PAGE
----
The Big Snow Author:Berta Hader, Elmer Hader Despite their elaborate preparations for the winter, the animals and birds are delighted by a surprise banquet after a big snow. When the geese begin to fly south, the leaves flutter down from the trees and the cold winds begin to blow from the north, the animals of the woods and meadows, big and small, prepare for the long, cold winter a... more »head when the countryside is hidden under a deep blanket of snow. They gather food and look for warm, snug places in the ground, trees, caves or thickets, where they can find protection against the icy winds. It might have been hard for the birds and animals of the hillside to survive when the Big Snow came if their good friends, who lived in the little stone house, had not remembered to put food out for them. Here, in many beautiful pictures, the Haders show how winter comes to the woodland as the busy animals make their preparations.« less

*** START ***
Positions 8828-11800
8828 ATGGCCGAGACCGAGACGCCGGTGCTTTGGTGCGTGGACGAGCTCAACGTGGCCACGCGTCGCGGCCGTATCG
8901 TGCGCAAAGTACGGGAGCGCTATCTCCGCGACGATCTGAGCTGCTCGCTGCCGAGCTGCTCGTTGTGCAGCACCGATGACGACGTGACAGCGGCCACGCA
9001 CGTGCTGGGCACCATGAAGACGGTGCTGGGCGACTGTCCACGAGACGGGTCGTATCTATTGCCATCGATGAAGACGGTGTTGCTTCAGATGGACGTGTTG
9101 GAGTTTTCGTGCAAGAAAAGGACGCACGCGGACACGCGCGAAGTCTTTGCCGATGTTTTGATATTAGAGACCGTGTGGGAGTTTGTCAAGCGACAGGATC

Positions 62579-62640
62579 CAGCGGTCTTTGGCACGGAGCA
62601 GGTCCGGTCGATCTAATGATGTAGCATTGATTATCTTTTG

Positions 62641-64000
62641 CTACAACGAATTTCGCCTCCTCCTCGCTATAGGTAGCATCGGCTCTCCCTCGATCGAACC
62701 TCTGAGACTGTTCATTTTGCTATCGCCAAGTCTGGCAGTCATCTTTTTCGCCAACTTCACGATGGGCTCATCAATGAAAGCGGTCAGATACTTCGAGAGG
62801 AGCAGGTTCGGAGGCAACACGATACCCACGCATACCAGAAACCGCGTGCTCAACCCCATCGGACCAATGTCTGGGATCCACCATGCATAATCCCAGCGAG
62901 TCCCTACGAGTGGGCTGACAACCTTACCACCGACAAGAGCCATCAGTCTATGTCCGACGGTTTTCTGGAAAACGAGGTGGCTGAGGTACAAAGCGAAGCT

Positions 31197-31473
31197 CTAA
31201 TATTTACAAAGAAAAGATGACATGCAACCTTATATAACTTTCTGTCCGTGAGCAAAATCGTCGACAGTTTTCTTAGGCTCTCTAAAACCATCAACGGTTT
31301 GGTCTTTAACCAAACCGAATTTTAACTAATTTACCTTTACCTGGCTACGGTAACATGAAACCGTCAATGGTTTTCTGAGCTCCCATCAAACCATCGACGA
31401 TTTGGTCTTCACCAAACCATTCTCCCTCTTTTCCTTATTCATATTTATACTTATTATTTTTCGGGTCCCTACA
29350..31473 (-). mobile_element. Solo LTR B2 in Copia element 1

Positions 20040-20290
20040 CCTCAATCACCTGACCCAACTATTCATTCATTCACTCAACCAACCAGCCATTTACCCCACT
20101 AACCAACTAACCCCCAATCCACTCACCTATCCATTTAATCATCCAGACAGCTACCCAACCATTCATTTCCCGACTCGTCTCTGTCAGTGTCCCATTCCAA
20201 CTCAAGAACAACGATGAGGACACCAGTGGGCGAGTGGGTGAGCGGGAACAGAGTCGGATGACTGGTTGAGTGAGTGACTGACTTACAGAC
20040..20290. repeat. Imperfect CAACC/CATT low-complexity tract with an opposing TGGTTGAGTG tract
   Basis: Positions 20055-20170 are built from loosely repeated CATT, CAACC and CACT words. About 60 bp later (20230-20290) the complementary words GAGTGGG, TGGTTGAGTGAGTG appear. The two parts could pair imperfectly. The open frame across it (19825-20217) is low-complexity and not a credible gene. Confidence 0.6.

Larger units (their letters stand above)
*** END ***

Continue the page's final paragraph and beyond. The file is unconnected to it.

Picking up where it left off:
This 1949 Caldecott Award winning book--for illustrations--has stood the test of time and still finds appeal among today's children.
New teachers and parents may not be aware of this timeless classic which can be used with primary age students in talking about late autumn, deep winter or even Groundhog's Day! Although the animals have anthropomorphic qualities, their speech is congruent with what they would actually be "thinking" during this season. For example, Mrs. Chipmunk says, "...it's getting cold. It's time for me to retire." It's not as corny as it sounds, and any adult reading "The Big Snow" aloud to children may want to give each animal's "voice" a quality resembling its actual sound.
This children's classic works on many levels, not the least of which is connecting today's children with a book loved by many previous generations.